Dry Storeroom No. 1
The Secret Life of the Natural History Museum
Alfred A. Knopf: 336 pp., $27.50
A book called "Dry Storeroom No. 1" may not often get riffled through at your local Borders. This is too bad. Its author, trilobite specialist Richard Fortey, is as engaging and funny as his title is musty and his zoological specialty extinct.
The natural history museum whose secret life he exposes is the one in London. Fortey, a prodigious writer ("Life: A Natural History of the First Four Billion Years of Life on Earth" is among his books), recently retired as a senior paleontologist there. The museum's public galleries account for less than half its space; Fortey introduces you to the rest. He walks you through galleries lined with jugged reptiles, stuffed birds, pressed flowers, cabinets full of pinned insects, teeth, bones and tiny corpses, all scrupulously labeled; into dusty warrens harboring tweedy Homo oldus scientificus; and on into pristine laboratories with DNA sequencers where white-coated researchers improve on Linnaeus. All over, in fact. Along the way, he entertains you with museum lore, much of it eye-popping.
The eponymous storeroom, full of castoff exhibits, is his central metaphor: "Dry Storeroom No. 1 was a kind of miscellaneous repository . . . a physical analogy for the jumbled lumber-room of memory. Not everything there was entirely respectable; but, even if tucked out of sight like suppressed memories, these collections could never be thrown away." This book is Fortey's own dry storeroom No. 1 -- not a systematic history of the museum but an idiosyncratic, rambling homage. "The Natural History Museum is, first and foremost, a celebration of what time has done to life," he writes. "[T]he labour of making all the species known is still in progress in the twenty-first century."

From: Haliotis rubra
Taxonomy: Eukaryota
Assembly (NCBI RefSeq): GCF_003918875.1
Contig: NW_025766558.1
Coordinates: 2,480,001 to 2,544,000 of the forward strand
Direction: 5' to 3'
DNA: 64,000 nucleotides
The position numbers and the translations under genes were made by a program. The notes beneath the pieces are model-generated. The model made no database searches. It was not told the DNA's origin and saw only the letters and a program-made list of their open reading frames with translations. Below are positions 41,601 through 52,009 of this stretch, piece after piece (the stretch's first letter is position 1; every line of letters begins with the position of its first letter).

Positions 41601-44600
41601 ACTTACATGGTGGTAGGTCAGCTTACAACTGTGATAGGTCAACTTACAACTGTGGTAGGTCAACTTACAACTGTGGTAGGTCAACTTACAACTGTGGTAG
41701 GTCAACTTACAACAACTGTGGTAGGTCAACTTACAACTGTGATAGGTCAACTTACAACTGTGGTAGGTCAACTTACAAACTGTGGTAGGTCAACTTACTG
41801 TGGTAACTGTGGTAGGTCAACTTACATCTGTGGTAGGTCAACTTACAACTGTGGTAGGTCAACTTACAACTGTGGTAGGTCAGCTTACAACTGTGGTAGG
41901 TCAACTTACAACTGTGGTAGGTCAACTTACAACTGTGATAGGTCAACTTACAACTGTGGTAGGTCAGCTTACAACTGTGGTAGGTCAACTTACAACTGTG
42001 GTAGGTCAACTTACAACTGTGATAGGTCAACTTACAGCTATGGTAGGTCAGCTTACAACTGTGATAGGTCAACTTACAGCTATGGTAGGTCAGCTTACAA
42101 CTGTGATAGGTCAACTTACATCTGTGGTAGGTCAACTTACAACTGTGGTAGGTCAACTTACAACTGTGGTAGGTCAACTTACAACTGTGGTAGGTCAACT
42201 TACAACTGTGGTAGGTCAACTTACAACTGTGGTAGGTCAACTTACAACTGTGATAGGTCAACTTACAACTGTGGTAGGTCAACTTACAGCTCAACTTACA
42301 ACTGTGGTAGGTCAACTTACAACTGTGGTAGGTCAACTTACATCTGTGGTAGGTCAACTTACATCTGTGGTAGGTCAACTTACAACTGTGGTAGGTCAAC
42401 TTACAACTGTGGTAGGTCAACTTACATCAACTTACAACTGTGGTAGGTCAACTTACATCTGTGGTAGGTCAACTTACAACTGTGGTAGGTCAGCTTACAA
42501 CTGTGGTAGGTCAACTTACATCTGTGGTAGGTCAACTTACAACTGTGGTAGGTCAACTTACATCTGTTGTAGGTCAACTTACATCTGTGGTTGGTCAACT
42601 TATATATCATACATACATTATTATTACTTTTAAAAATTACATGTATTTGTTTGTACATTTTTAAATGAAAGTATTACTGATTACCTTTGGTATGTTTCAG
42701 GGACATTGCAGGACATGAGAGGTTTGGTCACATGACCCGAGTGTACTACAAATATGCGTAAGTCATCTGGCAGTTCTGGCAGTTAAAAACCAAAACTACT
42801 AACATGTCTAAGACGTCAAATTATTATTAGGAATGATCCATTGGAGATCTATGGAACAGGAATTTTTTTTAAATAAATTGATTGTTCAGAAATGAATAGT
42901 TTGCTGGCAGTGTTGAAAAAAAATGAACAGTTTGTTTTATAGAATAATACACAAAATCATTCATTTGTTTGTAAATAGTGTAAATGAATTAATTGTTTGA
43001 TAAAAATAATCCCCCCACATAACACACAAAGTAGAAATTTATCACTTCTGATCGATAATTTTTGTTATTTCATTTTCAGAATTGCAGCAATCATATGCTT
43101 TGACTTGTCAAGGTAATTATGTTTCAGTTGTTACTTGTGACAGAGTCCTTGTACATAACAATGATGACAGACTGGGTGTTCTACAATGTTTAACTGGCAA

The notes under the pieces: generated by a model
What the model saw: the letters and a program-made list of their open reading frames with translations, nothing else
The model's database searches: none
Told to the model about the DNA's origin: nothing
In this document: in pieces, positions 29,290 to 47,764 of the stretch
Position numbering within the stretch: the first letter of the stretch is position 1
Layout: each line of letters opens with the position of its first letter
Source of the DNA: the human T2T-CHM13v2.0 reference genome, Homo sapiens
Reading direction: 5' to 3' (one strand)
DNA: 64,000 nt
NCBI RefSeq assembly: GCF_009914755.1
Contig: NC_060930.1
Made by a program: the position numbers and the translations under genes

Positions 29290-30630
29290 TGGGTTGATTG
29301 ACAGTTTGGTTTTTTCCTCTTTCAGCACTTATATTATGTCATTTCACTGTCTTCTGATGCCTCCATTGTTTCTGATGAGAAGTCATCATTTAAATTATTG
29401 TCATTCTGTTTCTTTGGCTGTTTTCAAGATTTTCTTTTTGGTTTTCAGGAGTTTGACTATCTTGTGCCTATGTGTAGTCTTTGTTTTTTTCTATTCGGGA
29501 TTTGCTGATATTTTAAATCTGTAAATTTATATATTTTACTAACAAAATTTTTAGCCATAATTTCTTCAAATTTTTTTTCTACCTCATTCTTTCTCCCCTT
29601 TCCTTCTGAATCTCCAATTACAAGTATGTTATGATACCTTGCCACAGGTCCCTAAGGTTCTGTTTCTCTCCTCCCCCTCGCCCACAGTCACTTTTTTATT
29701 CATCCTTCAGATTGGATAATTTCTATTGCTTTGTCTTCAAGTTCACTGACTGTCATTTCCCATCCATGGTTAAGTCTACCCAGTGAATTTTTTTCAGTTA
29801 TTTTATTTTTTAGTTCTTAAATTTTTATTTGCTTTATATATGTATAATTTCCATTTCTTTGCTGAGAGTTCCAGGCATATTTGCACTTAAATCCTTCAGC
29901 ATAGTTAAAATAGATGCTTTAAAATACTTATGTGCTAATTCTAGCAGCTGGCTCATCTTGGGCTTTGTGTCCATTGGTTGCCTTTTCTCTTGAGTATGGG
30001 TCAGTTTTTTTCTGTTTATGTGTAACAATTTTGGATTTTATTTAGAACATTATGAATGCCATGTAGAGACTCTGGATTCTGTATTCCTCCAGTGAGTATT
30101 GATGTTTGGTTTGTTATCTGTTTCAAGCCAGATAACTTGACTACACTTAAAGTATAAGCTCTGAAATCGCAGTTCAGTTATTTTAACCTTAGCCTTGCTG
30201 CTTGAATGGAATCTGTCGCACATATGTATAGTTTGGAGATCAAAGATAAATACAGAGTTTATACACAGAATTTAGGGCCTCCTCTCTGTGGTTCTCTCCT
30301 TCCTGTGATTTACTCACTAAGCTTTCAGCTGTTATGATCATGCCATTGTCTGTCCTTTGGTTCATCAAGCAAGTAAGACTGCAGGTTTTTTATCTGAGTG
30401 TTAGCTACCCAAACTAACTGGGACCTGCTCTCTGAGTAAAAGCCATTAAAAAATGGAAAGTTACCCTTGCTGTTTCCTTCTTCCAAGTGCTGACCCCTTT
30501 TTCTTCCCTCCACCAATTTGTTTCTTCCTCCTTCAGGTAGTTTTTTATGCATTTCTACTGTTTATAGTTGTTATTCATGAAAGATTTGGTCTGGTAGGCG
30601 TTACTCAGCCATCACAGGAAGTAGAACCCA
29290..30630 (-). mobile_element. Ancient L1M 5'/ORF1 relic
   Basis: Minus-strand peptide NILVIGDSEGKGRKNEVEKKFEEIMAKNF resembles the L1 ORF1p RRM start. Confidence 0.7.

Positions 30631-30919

As for eye-popping: Did you know that most parasites are genderless? That some lichen species "are now hardly found outside old churchyards"? That certain sea spiders, "all legs and no body," seem not to have evolved one iota in 425 million years? That the museum's legendary whale specialist was drunk most of the time? ("It could be argued that alcohol was necessary to help him survive a life in the whale room with its overwhelming pong.")
Few punches are pulled. A feckless paleobotanist "had a large loom in her office, and I believe she was weaving when she should have been working." A departed head of science at the museum, hired to eliminate redundancy, was regarded as "a loose cannon. . . . With wild hair and a lopsided grin produced by many years of smoking a disgusting old pipe, he often looked like the kind of geezer who approaches you on stations to request a small loan." This evaluation is accompanied by a sketch "made on a napkin at a conference," which makes the man look demented. The photographs are copious and fascinating, including electron microscope views of hideous mite larvae and a shot of the inebriated cetologist poking at a whale carcass. Worth the price of admission.